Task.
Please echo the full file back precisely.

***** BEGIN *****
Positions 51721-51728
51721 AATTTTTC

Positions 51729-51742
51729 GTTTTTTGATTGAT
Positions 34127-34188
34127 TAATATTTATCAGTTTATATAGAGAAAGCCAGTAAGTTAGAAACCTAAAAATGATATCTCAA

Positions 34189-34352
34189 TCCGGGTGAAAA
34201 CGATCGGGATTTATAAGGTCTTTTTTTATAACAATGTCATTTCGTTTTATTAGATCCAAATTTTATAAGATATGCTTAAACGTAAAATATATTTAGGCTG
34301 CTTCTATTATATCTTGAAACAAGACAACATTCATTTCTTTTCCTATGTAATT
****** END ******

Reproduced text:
Positions 51721-51728
51721 AATTTTTC

Positions 51729-51742
51729 GTTTTTTGATTGAT
Positions 34127-34188
34127 TAATATTTATCAGTTTATATAGAGAAAGCCAGTAAGTTAGAAACCTAAAAATGATATCTCAA

Positions 34189-34352
34189 TCCGGGTGAAAA
34201 CGATCGGGATTTATAAGGTCTTTTTTTATAACAATGTCATTTCGTTTTATTAGATCCAAATTTTATAAGATATGCTTAAACGTAAAATATATTTAGGCTG
34301 CTTCTATTATATCTTGAAACAAGACAACATTCATTTCTTTTCCTATGTAATT